Last week, Victoria shared her top two tips for moms of little ones who are working from home (or looking to work from home). Her sanity-saving tips (Embrace White Space and Get Help) are the foundation for work at home moms, but when it comes to moms of teenagers, things look a little different. It’s no longer child care and sleep deprivation that keep you from work (or from drinking a hot cup of coffee), it’s now sports, clubs, driving lessons, and late night talks that drain your time and your emotional energy. I, Carlee, have 3 of my own plus an exchange student…so this is my world.
How can a Work at Home Mom of Teens get her work done AND meet the physical and emotional needs of her teenagers? Here are my top three tips:
Prioritize Conversation Over Activity
When your kids are little, it’s pretty important to be where they are. You stay at dance practice, you hang around birthday parties, and you would never miss a soccer game. But as your kids grow up and have more activities, they need some independence and some space to be their own person. So while I still go to every soccer game I can (at least every home game), I’m a taxi to practice, and I don’t go to all the Speech and Debate meets because I’d spend most of the day sitting around waiting.
Instead, I’m available when they get home. I might make them a snack and listen as they chat about their day, their game, or what happened at youth group.
I’ve learned to NOT mourn missing out on the activities themselves, but instead to work hard while the kids are gone and be fully available to hang out when they’re home.
Find Your Margins and Protect Them
I used to work at night after everyone went to bed. 9 PM-Midnight truly was my margin, and as a lifelong night owl, my brain was ready to focus!
But teenagers don’t do bedtimes.
In general, everyone heads to bed between 9 and 10 PM (gone are the days they were in bed by 7:30!), but on any given night, someone wants to talk, someone needs help with school work, or someone forgot to lock up the chickens, needs a snack, or just wants to hang out.
My margins are now early afternoons. My public schooler is at school and my two homeschoolers are working independently after I’ve spent the morning teaching. There are no practices to go to and no one needs to eat or chat, so I can sit down and truly work from 12:30 – 4:30 PM. I find other work hours in the early morning, when the kids are at activities, or when they’re hanging out with friends, but those are my protected hours!
I have learned to fight distractions, say “No” to what will pull me away from work, and make sure my kids have what they need to get their school and chores done before I head to my desk.
By protecting that block of time, I’m teaching my kids that my work is important to our family and I’m giving my clients and my business the time they need, without taking away from the relationships I have with my kids.
Divide the Kids’ Needs
Just like you got some help in the diaper-changing, midnight-feeding, constant-chasing stage of parenting, work with your spouse to divide the kids’ needs now. My husband is a totally engaged parent on his own, but when I started working more hours from home, he also took over cooking dinner one night a week and breakfast on the weekends (and rallied our son to help…and now he’s a fabulous chef on his own!), he drives them to youth group and practice if I’m cleaning up from dinner or need to work, and he spends Saturdays doing things with them – from working around the house and farm, to swimming, to running errands. He’s great at getting the kids involved in whatever he’s doing and having deep conversations while they work or play.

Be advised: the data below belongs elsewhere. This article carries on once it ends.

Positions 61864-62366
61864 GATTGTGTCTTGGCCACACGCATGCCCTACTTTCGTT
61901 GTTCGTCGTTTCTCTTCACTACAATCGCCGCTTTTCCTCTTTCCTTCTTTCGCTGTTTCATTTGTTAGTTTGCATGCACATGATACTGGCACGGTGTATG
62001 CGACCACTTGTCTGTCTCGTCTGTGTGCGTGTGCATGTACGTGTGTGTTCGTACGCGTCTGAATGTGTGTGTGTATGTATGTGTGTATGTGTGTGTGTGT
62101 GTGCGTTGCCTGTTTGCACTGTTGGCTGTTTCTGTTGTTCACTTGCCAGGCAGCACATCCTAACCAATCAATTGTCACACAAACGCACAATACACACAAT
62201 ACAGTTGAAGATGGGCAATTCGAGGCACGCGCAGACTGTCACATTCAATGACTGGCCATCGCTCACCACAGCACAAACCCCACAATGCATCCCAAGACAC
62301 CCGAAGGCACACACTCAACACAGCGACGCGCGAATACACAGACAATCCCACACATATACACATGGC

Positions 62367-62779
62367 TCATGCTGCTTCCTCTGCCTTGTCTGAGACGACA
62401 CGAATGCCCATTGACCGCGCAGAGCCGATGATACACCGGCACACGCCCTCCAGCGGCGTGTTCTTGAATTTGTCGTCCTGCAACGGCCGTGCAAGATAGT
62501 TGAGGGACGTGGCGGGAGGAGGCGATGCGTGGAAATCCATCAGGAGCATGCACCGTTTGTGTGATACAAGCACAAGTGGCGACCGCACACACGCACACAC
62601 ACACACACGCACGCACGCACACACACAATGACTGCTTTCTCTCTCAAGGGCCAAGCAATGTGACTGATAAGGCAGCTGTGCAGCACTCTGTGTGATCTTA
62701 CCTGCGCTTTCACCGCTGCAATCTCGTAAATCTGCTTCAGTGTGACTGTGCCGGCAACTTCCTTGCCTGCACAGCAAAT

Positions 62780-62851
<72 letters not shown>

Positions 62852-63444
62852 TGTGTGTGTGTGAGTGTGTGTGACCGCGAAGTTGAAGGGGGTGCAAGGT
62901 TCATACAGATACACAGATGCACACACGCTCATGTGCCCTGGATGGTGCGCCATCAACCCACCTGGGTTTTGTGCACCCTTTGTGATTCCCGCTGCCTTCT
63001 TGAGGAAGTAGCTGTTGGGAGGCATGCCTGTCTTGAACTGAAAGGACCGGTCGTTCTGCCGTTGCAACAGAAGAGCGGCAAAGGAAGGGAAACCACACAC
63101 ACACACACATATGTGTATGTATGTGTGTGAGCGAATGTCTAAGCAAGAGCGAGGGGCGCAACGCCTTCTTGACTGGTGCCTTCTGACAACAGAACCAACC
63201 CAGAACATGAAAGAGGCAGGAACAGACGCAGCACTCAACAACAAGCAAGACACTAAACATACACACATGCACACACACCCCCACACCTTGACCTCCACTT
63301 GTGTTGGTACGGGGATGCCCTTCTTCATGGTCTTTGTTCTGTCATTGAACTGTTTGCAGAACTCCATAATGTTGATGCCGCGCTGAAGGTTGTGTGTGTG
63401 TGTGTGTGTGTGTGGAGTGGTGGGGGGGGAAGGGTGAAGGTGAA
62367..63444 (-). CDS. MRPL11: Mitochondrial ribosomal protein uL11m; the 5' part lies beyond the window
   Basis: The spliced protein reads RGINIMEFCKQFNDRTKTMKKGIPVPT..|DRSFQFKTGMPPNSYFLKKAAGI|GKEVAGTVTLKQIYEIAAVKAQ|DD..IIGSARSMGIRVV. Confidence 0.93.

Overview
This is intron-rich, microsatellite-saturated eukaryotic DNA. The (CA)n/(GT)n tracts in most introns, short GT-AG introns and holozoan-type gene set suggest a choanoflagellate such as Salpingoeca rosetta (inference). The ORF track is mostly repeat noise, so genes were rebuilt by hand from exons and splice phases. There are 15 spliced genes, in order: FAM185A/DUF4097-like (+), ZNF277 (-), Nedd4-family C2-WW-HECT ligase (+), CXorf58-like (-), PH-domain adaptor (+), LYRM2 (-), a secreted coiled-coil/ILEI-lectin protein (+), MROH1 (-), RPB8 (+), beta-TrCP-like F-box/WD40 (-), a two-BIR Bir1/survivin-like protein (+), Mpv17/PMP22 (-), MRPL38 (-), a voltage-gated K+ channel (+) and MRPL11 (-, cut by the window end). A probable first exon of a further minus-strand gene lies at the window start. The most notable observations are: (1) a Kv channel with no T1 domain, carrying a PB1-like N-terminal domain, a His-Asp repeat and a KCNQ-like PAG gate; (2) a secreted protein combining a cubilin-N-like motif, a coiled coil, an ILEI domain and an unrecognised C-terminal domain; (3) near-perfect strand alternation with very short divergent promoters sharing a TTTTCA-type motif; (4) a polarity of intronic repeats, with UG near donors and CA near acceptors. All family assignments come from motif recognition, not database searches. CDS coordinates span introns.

We keep a family schedule on the refrigerator that we fill in every Sunday night at dinner. We simply jot down everyone’s activities, where they are and what time, and who’s taking them – since sometimes 2 kids have practice at 2 different places at the same time. You can get your own copy of my family schedule for free right here!
Other ways to divide those necessary tasks: enlist your new driver to chauffeur their younger siblings, split driving duties with other moms on your kids’ teams, and give the teenagers increased responsibility at home (chores, taking care of animals, filling the tank with gas, going to the post office, etc) to give you more time to spend with them instead of you doing all the work.
When I was in high school, my soccer teammates’ moms paid me a few bucks a week to drive their kids home from practice. It was a win-win, as I liked the spending money and they appreciated not getting back in the car. You can be creative in how your kids’ physical needs get divided up, so that you can be one hundred percent there for their emotional needs at this crucial time in their lives.
So drop the Work-at-Home Mom of teens guilt (the struggle is real, I know), be disciplined during your work time, and get creative in all the hustle and bustle of a busy teen’s life! You can do it! And if you’ve got a tip, I’d love to hear it!
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